Few sides garnered less praise entering the World Cup than the Desert Foxes of Algeria. Most Americans will remember Algeria as the victims of Landon Donovan's 91st minute miracle goal in 2010. That Algeria side spent the vast majority of the game stifling an increasingly frustrated American attack. They were supremely negative—content to play the role of spoiler for the United States rather than try and secure three points themselves. I can understand American fans who might hold a grudge.
This 2014 Algerian side bears little resemblance to their predecessors. In fact, I'd argue this is a team that's worth your bandwagon support.
Against Belgium, Algeria jumped out to an early 1-0 lead after exploiting Belgium's lack of natural fullbacks. Valencia's explosive attacker Sofiane Feghouli burst past a hapless Jan Vertonghen who was left with little choice but to clutch and grab the Algerian wide-man. Two minutes later it looked like we were witnessing yet another World Cup upset in the making.
If you, like many others, look at Group H and think that Belgium is easily the class of the pack, I've got news for you—you should consider placing bets on Algeria now. Algeria are pacey up front, mobile and technical in the midfield, and sturdy in the back. Players of note include Napoli's left back Faouzi Ghoulam who can supplement Algeria's attack with his wide play, Tottenham's young central midfielder Nabil Bentaleb (who may be the lone bright spot from Tim Sherwood's brief and ruinous reign), and the aforementioned Feghouli.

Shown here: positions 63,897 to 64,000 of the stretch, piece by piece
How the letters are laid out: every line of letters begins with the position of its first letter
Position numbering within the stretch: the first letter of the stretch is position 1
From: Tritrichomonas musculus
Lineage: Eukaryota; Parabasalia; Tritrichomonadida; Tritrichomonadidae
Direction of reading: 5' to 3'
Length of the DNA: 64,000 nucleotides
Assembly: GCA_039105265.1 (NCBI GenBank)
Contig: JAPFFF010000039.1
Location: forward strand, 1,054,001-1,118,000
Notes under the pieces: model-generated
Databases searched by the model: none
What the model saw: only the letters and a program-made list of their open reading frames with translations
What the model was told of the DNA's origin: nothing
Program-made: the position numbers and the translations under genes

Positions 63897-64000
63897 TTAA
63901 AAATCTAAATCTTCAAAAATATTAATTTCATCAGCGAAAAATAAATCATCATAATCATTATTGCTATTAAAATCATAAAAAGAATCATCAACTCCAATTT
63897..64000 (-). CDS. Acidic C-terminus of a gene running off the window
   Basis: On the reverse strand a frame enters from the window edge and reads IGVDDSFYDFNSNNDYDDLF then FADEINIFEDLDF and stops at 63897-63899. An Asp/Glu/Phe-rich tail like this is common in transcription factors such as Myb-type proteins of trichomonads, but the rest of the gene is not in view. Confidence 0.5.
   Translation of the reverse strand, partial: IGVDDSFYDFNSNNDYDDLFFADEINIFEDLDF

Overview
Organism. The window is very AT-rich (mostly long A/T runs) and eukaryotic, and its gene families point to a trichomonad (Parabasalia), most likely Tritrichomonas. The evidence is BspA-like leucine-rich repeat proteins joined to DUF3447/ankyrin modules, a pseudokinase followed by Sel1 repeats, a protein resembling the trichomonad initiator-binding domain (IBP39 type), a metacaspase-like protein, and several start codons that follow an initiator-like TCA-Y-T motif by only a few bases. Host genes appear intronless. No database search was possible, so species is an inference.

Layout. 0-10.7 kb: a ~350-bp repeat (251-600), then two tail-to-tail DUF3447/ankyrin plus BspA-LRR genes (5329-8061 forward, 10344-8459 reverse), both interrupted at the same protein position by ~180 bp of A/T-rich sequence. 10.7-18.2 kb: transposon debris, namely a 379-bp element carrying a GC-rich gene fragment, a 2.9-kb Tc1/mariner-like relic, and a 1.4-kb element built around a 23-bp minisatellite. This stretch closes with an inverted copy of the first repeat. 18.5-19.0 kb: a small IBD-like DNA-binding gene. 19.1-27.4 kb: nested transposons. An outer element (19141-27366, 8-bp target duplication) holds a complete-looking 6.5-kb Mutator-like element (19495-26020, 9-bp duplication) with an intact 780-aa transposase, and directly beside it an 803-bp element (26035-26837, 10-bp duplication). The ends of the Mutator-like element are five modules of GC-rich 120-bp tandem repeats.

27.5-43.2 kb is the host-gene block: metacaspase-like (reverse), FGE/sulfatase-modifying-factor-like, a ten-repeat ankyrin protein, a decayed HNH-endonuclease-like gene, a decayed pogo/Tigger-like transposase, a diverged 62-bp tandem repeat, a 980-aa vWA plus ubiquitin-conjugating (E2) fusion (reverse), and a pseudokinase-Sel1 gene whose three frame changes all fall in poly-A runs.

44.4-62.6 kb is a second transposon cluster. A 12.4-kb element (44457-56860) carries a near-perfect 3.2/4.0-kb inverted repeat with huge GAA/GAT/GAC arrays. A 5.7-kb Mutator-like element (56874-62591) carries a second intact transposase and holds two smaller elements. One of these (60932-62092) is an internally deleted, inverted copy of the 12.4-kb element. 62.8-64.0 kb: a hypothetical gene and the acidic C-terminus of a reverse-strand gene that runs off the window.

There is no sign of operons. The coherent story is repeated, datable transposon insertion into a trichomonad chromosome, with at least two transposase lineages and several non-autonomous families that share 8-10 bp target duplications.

Algeria, who've smartly begun recruiting French-born soccer players of Algerian descent, are now directly benefitting from the rich crop of talent that has populated the French youth system for years. It's about time for a country that has such a strained and tenuous relationship with its neighbors across the Mediterranean. To think, if Algeria had begun recruiting a quarter century earlier, the likes of Karim Benzema or even Zinedine Zidane—both of Algerian descent—might have reshaped the history of global soccer.
If Lee Keun-ho is the kind of man who sends out cards for holidays he may want to consider adding Russian goalkeeper Igor Akinfeev to his list this year. Akinfeev, this World Cup's early nominee for the Rob Green Award for Ineptitude While in Goal, can be thanked for breathing life into a Korean attack that had huffed and puffed for the first 68 minutes of their match against Russia with little to show.
Outside of Bayer Leverkusen's young, talented, but often frustrating Son Heung-min and Swansea City's occasionally brilliant Ki Sung-yueng, South Korea has little going forward that should challenge the Algerian back line. South Korea, a side that is almost always greater than the sum of their parts, are on a bit of a down swing, having retired national legends like Park Ji-sung. In the South Koreans tuneup matches they conceded five goals without scoring in two matches against Tunisia (0-1) and Ghana (0-4). Not counting a silly goalkeeping error, South Korea have only scored three goals in international play during the 2014 calendar year (they've conceded twelve times in that same timespan).
Both Algeria and South Korea need a full three points to keep their hopes of advancing to the knockout stage alive. Algeria should learn from the naiveté they displayed in their first loss and keep it tighter at the back if they can secure an early goal. Expect an end-to-end start as both teams chase the opening goal. If Algeria can score first, I like them to not only win against South Korea but to make it out of the group. It might not be the prettiest game of the tournament but it'll certainly give something to watch while you bite your nails in anticipation of USA-Portugal.
Photo Credit: Getty